Massachusetts governor Mitt Romney acknowledged Thursday that he won't be able to obtain a judicial stay blocking the upcoming marriages of same-sex couples in the state beginning May 17, The Boston Globe reports. But the governor emphasized that he is exploring other options to prevent the issuance of marriage licenses to gay and lesbian couples. "He's made his decision; I'm not going to pursue that further," Romney said of Atty. Gen. Thomas F. Reilly's refusal to seek a stay of the Massachusetts supreme judicial court's ruling legalizing same-sex marriage. "Of course, I'm also considering other options. I don't have anything to report in that regard, but stay tuned." On Monday the Massachusetts legislature approved a proposed constitutional amendment that would ban gay marriage and establish civil unions. But lawmakers must pass the measure a second time during the 2005-2006 legislative session--and then voters must approve it--before the constitution would be amended. The earliest the measure could appear on the ballot is November 2006, and gay-marriage opponents are determined to prevent same-sex marriages from taking place between May and that date.
Lawmakers and activists on both sides of the issue suggested that Romney may be weighing several options, including an executive order to block the issuance of licenses to gay couples; proposing a law to prevent issuance of those licenses; or backing another bill, being pushed this week, that would abolish marriage entirely in the state and create civil unions for all couples, gay and nongay. There is "a whole series of options that have been brought forward by various groups within our state, outside the state, law firms, legislators" to stop gay marriages in May, Romney said, though he declined to detail the options or who is suggesting them.
Ronald A. Crews, a spokesman for the Coalition for Marriage and a leading opponent of same-sex marriage, praised Romney's efforts. Crews said he believes there are ways the governor can stop same-sex marriages from taking place, though he said he doesn't know what they are. Many legal analysts disagree. "This all sounds like wishful thinking to me: 'I don't want to do this, therefore there must be some way for me to avoid having to do it,'" Andrew Koppelman, professor of law and political science at Northwestern University, told the Globe. "I have no doubt the governor wishes he had other options, but that's not a legal argument. You litigate, you lose, and at some point you have to admit that you've lost and go on with life."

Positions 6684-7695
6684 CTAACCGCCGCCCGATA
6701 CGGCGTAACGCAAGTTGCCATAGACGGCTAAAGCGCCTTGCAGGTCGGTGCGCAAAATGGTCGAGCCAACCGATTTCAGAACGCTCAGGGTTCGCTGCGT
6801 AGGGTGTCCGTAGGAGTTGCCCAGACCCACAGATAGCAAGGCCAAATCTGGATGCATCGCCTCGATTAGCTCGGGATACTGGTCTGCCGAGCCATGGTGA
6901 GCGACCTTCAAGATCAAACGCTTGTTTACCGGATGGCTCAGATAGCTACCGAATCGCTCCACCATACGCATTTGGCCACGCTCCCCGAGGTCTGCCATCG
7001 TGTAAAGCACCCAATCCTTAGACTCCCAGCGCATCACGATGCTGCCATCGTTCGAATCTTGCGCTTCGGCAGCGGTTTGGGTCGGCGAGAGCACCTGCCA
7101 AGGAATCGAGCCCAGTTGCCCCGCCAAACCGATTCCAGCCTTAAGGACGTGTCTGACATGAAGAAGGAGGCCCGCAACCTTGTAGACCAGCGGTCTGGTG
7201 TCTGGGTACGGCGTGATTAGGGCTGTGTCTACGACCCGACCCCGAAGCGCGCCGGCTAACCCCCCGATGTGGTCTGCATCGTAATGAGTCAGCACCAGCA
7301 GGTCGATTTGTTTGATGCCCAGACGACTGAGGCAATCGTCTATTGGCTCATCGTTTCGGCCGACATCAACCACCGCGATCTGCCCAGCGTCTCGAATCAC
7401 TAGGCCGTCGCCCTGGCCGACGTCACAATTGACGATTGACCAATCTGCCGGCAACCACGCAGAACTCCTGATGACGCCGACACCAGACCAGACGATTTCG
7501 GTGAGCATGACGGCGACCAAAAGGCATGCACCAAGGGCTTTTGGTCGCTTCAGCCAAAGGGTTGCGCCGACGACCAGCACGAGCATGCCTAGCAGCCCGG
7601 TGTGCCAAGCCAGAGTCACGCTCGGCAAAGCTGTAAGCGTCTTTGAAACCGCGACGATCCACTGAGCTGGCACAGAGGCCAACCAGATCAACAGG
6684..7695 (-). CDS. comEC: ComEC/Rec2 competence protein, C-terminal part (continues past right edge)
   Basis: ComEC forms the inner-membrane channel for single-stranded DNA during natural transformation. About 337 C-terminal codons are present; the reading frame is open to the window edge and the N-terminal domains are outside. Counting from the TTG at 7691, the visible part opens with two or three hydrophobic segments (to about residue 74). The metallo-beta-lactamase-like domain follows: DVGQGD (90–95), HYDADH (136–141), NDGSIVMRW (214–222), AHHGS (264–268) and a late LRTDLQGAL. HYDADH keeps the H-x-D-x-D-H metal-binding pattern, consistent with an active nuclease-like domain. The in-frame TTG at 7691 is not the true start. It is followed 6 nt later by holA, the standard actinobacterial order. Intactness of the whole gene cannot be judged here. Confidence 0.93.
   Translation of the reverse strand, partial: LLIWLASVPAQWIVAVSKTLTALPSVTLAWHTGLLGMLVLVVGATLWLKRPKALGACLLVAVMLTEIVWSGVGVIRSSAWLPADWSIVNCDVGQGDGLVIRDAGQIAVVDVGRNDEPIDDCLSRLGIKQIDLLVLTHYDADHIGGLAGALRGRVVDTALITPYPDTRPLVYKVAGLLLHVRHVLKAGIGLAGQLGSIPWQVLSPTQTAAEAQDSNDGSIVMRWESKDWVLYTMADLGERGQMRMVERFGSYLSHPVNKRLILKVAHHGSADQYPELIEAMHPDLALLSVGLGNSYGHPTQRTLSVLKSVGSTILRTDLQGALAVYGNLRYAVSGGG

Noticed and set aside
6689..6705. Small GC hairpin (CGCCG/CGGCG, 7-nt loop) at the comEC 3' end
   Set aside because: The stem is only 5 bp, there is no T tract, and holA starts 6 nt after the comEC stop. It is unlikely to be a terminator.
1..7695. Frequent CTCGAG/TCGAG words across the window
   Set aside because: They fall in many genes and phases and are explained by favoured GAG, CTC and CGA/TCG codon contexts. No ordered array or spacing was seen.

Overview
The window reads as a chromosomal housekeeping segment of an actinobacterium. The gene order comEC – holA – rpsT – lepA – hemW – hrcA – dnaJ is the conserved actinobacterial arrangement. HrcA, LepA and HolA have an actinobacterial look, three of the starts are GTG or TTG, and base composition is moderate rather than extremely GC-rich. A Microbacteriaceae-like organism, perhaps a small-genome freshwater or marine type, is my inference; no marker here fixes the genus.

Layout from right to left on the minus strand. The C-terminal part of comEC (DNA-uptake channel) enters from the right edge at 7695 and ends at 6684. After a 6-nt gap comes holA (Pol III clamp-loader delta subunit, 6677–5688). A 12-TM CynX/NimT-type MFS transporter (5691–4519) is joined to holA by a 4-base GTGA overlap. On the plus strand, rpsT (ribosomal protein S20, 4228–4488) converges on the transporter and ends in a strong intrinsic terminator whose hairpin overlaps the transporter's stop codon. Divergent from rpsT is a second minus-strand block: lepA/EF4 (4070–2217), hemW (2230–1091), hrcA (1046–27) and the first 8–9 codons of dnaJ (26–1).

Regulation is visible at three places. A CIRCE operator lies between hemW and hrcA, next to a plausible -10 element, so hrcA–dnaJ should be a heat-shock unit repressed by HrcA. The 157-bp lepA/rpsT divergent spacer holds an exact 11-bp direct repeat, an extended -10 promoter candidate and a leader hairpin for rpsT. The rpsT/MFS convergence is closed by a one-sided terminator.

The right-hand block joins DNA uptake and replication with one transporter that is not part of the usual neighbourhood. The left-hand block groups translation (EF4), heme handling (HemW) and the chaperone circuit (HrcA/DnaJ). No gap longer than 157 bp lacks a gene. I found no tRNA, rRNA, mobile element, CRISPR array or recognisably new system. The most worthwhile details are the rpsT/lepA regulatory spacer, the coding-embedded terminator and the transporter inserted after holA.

Arline Isaacson, cochair of the Massachusetts Gay and Lesbian Political Caucus, said the Republican governor is playing to a national audience. Isaacson said Romney, who is thought to have higher political aspirations, is determined to prevent gay marriages on his watch. "Romney will do anything in his power or beyond to thwart the issuance of those marriage licenses," Isaacson told the Globe. "He will push the envelope administratively, perhaps by issuing an executive order to the Department of Public Health barring them from issuing marriage licenses. That would be unconstitutional. He's desperate to do anything to prove to the national right-wing audience that he would try to stop gay marriage."
Romney, who spoke to reporters following a speech on development, declined to comment on a specific idea now making the rounds on Beacon Hill, a bill that would take the state out of the marriage business by creating civil unions for gay and straight couples alike. Under the proposal, the state would issue licenses for civil unions that would extend identical rights and benefits to all couples, while churches, synagogues, and other religious institutions would perform marriage ceremonies. Clergy members could officiate at the marriage of any couple they choose. That system would let religious groups that object to same-sex marriage refuse to perform those ceremonies. The proposal, being circulated in draft form by state representative Paul Loscocco, a Holliston Republican, closely resembles the system set up by the government of France, which has separated the civil and religious aspects of marriage while allowing same-sex couples a full array of rights and benefits.
Loscocco, a harsh critic of the proposed constitutional amendment approved by the legislature on Monday, said his bill would address perceived problems with the amendment: that it creates a "separate but equal" system for same-sex couples and that it fails to address concerns of churches and synagogues that they might be forced to marry same-sex couples. "It's absolutely radical, but it's consistent," Loscocco told the Globe. "In my view, this is something the legislature has to weigh. There is going to be confusion and acrimony as people fight, whether they realize it or not, over a word. Words mean things, but to a certain degree, the problem here is that the word [marriage] has meaning religiously. I am confident that we in the commonwealth can call this institution whatever we want, as long as it is clearly the legal equivalent of marriage."